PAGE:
3rd ASOS prepares Airmen beyond tactical edge with arctic training exercise

  • Published
  • By Airman 1st Class Ricardo Sandoval
  • 354th Fighter Wing Public Affairs

Airmen assigned to the 3rd Air Support Operations Squadron participated in a training exercise at Delta Junction, Alaska, March 20-24, 2023. 

The training exercise tested the Tactical Air Control Party (TACP) and Special Warfare Mission Support (SWMS) Airmen on their ability to conduct operations in arctic conditions.

“TACP is historically known for supporting the Army as a ground unit serving as the link between air and ground operations,” said U.S. Air Force Senior Airman Connor Filleau, 3 ASOS precision strike operator. “We’re setting up a new team that can go forward before the Army has arrived in the Area of Operation to find and locate targets and possibly strike those targets with aircraft.” 

This training exercise also allowed the Airmen to test the new sensors and effects team (SET) concept for TACP.

“As a sensors and effects team, our main mission is to go out forward past the Tactical Operations Center and provide surveillance and reconnaissance information,” said Tech. Sgt. Ryan Shipman, 3 ASOS sensors and effects team noncommissioned officer in charge. “We also provide targeting data and target control to be able to strike those targets if the target engagement authority deems fit.”

The SETs established Command and Control communications and received mission taskings prior to starting their ground infill away from the base camp. SETs conducted foot and vehicle movements including snowshoes, cross country skis, and snow machines to set up camps.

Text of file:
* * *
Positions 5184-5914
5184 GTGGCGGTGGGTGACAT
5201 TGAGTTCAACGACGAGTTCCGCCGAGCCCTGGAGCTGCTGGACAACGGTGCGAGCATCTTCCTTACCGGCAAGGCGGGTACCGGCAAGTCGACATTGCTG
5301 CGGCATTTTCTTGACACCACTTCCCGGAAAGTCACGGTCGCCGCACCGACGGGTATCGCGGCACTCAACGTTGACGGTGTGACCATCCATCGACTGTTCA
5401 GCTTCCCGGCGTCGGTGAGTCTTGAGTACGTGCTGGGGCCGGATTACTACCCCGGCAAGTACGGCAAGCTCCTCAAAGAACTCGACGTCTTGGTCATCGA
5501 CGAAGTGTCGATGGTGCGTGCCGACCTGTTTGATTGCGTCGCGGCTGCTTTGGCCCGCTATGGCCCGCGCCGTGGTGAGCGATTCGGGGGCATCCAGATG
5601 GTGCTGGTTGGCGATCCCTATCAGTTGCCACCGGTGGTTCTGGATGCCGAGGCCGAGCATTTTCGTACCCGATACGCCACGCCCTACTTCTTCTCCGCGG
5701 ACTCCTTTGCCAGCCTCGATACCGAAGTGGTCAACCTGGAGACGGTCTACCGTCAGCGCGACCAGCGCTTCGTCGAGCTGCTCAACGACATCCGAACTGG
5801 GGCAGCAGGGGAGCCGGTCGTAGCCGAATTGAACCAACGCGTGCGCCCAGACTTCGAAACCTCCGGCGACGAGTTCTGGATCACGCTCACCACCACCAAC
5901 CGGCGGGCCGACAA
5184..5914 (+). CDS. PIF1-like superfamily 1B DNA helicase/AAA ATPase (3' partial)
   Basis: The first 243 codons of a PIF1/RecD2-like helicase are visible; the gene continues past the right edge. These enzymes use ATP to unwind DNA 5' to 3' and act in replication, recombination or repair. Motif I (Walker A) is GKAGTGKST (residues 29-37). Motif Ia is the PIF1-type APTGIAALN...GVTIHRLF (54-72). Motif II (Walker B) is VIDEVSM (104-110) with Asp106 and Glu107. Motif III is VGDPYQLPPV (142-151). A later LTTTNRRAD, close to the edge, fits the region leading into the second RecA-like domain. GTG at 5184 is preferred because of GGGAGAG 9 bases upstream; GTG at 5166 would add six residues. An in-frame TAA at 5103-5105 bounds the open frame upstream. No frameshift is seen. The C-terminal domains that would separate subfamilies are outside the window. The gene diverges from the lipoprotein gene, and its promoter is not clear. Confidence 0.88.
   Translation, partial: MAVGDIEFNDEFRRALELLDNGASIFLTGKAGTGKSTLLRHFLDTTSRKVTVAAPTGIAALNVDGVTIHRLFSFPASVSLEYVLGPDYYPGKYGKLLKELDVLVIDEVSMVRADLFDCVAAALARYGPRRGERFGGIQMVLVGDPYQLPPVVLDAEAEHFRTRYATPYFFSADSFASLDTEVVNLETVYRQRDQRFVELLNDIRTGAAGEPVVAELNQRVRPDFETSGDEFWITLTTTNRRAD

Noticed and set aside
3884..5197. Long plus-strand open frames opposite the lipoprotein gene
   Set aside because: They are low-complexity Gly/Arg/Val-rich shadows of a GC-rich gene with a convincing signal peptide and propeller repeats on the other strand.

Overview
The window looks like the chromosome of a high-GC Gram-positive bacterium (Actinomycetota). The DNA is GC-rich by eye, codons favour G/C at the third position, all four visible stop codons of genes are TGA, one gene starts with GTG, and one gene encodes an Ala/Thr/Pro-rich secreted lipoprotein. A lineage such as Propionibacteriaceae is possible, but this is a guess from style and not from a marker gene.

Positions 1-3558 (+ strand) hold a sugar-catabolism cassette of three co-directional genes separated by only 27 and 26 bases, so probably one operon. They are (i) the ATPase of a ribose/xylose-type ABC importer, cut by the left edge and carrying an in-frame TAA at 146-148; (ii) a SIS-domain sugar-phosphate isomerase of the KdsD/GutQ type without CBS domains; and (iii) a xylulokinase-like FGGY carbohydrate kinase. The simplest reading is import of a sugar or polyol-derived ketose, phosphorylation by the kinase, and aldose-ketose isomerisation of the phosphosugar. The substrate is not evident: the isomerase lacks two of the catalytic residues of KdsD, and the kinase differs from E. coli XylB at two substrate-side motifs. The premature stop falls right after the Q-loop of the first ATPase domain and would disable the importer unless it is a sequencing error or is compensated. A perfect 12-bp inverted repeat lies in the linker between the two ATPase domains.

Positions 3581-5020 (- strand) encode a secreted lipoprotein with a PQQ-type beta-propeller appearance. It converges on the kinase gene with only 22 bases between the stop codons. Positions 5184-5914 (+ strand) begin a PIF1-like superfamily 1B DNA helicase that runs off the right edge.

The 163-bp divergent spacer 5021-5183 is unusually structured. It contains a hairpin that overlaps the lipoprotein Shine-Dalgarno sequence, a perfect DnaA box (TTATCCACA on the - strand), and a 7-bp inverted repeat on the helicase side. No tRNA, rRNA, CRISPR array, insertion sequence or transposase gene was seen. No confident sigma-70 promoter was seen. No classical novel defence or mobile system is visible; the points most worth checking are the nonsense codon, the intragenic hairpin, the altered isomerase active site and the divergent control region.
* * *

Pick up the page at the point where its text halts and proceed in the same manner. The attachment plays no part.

“The intent of this exercise is to identify some shortcomings of equipment to help us develop new tactics, techniques and procedures and request new equipment to innovate and develop our career field for the future fight,” explained Capt. Edwardo Ramirez, 3 ASOS flight commander. “Our four-man teams are pushing out roughly 10-15 miles from our base camp and we’re looking for them to sustain 72 hours of self-sustaining support to include power, food, and water.”

Despite having the necessary equipment SETs experienced obstacles common within an Arctic environment.

“Some of the obstacles we’ve been having to overcome are typical problems you’d run into while operating in an Arctic environment. The cold weather increases chances of cold weather injuries, as well as degrades our batteries and communications capabilities,” said Shipman. “Also, we have to maintain proper hydration and caloric intake especially for an austere environment such as this.”

Although the environment presents such challenges, it also provides realistic conditions to test equipment and operations in order to stay proficient in the field.

“It feels great to get out here and train,” added Filleau. “To simulate a new mission set with my coworkers is a great opportunity.”